Using memorable bite-sized phrases, slogans and tag lines in my work is a form of poetry I've explored. As an artist you create the frame around your work and this includes the labels that might be stuck on the wall around it. Critical writing, interviews, and other published texts are opportunities for word play, in creating personas, they are part of the work and help create its social meaning. I use a variant form of "Guerrilla Ontology" which is "Guerrilla Sign Ontology." Cryptic crossword lovers will notice this phrase contains the words "Sign- On," which is what you have to do to get Unemployment Benefit in the UK. Developing my art in Thatcher's Britain, Unemployment Benefit was very very useful. "Duty Experiment" is a phrase borrowed from a bundle of photocopied documents I salvaged from the skip/dumpster when I worked as a cleaner in the India High Commission. (I could say it was something I found when I worked in India, as India House, being the embassy, is legally part of India although it's in London).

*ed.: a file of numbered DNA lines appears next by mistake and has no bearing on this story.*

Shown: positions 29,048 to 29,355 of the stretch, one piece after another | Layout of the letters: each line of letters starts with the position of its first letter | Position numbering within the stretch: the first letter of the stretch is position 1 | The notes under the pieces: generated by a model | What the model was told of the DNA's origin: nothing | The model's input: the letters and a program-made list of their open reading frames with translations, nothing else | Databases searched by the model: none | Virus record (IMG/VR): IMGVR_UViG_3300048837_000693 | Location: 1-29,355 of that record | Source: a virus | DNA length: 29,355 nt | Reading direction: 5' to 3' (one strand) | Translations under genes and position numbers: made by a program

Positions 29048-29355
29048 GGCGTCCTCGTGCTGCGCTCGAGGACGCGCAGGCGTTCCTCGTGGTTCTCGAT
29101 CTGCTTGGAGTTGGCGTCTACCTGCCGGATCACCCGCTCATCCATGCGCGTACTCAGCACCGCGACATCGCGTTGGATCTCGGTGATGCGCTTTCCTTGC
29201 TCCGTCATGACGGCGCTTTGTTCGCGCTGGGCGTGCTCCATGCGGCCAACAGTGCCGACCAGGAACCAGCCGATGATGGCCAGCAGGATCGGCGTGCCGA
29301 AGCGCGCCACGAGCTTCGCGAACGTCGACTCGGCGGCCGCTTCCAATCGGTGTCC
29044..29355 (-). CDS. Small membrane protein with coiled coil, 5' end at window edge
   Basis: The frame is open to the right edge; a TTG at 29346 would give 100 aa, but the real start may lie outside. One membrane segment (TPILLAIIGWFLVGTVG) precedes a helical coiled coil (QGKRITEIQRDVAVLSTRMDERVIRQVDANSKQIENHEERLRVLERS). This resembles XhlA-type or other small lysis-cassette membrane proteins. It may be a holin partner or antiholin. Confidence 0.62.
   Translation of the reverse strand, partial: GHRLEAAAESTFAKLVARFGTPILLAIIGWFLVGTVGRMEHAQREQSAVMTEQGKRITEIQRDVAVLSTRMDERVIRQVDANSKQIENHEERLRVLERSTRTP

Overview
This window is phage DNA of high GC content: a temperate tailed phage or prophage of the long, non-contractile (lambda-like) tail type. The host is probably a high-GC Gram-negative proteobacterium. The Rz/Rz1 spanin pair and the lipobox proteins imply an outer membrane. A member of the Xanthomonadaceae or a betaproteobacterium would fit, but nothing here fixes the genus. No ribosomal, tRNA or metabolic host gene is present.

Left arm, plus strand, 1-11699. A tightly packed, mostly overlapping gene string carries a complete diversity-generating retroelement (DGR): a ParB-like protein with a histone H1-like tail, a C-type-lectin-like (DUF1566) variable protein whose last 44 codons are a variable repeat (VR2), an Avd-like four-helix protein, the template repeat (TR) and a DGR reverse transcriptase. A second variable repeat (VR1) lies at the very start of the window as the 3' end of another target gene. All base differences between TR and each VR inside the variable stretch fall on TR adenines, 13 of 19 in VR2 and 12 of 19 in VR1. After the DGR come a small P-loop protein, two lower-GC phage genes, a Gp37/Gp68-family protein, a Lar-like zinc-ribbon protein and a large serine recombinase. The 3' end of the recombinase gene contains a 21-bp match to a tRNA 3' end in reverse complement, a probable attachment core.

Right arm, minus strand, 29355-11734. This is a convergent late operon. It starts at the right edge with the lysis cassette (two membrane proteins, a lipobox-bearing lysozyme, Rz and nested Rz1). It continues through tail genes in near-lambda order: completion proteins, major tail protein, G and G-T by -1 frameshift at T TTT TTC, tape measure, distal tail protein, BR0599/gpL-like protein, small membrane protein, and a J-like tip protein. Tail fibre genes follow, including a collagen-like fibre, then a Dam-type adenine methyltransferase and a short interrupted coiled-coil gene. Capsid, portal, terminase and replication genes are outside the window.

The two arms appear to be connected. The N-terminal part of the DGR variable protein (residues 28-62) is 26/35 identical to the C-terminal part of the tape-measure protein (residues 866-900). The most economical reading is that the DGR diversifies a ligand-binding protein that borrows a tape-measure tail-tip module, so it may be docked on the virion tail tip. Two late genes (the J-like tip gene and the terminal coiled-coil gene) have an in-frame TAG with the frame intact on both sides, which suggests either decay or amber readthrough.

This was a piece of "outsider art" sent in by an apparently psychotic member of the public. I recycled parts of the text in early NE work "Tissue of Lies," as well as in The Pump project. "Boycott Consensus Reality" is an appropriate, precise, and polite response to the colonization of our everyday dream worlds by totalitarian corporations and their pernicious advertising. "Neo-tantric," that's one I've sort of dropped a bit, because it got taken up by a well-known religious cult. What I was looking at was integrating rational humanism within animism, the idea is an ecological thing developed from surrealism, and nothing whatever to do with how Sting has sex.